The following is an essay by one of our colleagues, Zhao Dan, who is originally from Sichuan and recently graduated from Beijing University. In light of the recent press about students who received the highest scores on the gaokao, we asked if she would recount for us her own experience from when she was one of those students.
News of the gaokao always brings back memories of taking the college entrance exam.
Because of my high score on the gaokao, I was the “Number One Scholar” in my city that year. When the scores first came out, my mother and I jumped for joy. That night, my parents and I didn’t sleep – we spent the whole night talking about every effort that had been exerted from my birth on for this day. The next day, I found a huge banner with my name by the school gate and several media outlets wanting to interview me. My graduation speech became part of our school’s promotional video and it was broadcast over and over again. I was congratulated by students, teachers, and the principal as if I were the hero of the school
I know that the gaokao “Number One Scholar” is not everything. I just happened to figure out how to take the test. Several of my classmates actually had the same strength and ability – in fact, they did better than me on all our mock exams. I’m just the one who saved the best play for game day.
Six years have quickly passed, and while you can still find the collection of articles about my success, time has diluted its glory. With the passing of time, we realize how our scores and admission, things that we once valued over everything, are only a small part of the big picture of life. And the gaokao for me is just a special memory.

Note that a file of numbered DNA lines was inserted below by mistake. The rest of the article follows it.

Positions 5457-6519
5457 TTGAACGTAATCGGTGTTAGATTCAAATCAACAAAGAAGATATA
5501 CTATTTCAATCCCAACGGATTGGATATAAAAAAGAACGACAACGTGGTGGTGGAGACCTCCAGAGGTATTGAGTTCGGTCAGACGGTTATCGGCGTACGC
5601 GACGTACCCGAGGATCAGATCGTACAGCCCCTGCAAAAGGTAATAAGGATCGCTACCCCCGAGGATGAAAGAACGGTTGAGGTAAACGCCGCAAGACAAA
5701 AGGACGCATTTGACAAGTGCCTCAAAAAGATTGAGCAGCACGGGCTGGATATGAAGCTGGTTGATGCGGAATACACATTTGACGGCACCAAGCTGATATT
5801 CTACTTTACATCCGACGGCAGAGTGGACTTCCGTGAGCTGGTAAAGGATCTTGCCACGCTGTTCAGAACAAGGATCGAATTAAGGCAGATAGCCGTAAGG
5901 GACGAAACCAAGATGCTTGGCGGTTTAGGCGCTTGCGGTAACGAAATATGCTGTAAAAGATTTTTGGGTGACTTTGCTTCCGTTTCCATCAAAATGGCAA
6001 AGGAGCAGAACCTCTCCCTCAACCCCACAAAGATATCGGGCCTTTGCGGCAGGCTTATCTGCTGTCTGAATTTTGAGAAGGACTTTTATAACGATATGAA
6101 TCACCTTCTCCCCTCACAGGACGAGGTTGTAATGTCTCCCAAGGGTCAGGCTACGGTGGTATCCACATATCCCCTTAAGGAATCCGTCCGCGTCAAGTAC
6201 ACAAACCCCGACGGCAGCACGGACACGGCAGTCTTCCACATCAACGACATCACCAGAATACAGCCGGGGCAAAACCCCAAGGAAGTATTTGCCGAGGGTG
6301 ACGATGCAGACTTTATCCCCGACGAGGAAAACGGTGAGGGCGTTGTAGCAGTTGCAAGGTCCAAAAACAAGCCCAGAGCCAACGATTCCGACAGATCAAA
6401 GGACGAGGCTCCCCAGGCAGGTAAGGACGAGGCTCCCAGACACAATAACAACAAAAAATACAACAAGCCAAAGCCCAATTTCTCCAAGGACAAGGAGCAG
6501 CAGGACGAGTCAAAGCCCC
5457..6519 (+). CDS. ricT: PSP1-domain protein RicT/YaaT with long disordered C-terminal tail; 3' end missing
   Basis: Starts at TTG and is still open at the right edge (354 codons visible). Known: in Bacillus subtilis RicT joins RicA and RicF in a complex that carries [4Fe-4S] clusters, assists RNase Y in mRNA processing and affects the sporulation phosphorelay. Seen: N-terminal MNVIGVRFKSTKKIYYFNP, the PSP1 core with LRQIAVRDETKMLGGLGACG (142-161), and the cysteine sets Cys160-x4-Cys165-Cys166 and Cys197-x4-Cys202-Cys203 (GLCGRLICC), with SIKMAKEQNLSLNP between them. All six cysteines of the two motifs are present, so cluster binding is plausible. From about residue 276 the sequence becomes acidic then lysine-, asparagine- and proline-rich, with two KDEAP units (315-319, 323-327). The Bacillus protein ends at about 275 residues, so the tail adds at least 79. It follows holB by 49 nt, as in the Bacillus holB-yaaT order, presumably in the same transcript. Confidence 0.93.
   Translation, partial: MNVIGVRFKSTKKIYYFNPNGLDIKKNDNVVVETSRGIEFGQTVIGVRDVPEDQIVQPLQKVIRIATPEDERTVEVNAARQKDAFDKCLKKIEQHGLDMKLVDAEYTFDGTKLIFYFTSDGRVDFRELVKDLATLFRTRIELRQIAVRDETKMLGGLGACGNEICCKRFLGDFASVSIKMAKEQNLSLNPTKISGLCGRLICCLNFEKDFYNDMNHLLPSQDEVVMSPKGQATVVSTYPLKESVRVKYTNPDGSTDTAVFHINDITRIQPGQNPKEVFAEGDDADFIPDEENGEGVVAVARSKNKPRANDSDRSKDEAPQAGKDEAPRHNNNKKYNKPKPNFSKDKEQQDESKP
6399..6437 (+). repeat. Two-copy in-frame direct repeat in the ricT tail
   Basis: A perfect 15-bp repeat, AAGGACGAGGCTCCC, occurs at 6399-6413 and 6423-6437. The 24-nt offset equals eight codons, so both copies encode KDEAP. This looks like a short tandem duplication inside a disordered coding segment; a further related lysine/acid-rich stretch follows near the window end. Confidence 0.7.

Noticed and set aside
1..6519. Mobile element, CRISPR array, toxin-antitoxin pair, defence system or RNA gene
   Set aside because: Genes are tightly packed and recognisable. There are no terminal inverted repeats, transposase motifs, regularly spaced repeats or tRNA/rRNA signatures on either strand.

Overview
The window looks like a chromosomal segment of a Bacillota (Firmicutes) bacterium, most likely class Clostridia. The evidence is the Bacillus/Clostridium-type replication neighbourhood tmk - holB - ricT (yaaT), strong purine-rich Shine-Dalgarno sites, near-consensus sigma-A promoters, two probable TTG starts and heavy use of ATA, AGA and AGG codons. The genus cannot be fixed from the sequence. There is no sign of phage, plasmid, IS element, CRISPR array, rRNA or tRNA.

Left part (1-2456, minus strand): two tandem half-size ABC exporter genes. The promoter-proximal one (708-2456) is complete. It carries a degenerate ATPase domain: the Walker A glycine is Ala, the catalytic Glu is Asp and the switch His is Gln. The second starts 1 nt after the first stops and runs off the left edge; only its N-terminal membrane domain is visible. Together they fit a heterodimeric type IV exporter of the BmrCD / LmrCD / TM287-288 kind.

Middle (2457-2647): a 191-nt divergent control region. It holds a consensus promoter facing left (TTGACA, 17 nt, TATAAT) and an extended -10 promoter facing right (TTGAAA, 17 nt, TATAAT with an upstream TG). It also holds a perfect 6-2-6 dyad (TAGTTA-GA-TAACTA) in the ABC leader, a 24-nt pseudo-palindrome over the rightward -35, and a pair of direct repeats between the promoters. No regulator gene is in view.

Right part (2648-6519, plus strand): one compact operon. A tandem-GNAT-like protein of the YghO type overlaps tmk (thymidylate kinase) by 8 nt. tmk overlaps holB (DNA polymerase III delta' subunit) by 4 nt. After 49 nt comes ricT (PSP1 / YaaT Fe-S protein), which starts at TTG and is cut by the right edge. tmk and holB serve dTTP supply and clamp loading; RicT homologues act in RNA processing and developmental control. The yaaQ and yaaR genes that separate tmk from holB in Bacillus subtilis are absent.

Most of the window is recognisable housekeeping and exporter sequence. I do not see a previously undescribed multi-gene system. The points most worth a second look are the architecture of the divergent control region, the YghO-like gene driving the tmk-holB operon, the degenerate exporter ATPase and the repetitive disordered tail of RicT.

Here at InitialView, I get glimpses of another kind of “gaokao”. On first glance, students applying to study abroad seem to have escaped the pressures of the college entrance exam. Yet, for many of these students, their faces aren’t much more relaxed. The same high-pressure mentality of the gaokao is just transferred to the application process to an overseas college. There IS a difference, however – with the gaokao, you only have one score that determines everything; in applying abroad, you have an opportunity to express your ideas and show your personality. While the application process isn’t easy either, you have many more options.
A few words of advice to those of you preparing to enter college: College is but a stage in your life. During this stage, live life to the fullest, get to know yourself better and find your passion. Learn what you love and love what you learn.
I am sincerely grateful for my college experience because it allowed me the opportunity to try new things. I hope that you will discover that no matter what you attempt, nothing is wasted. Whatever road you take, do your best and do not be afraid of failure.
From someone who has walked in your steps, I wish all of you the best, regardless of the road you are preparing to take.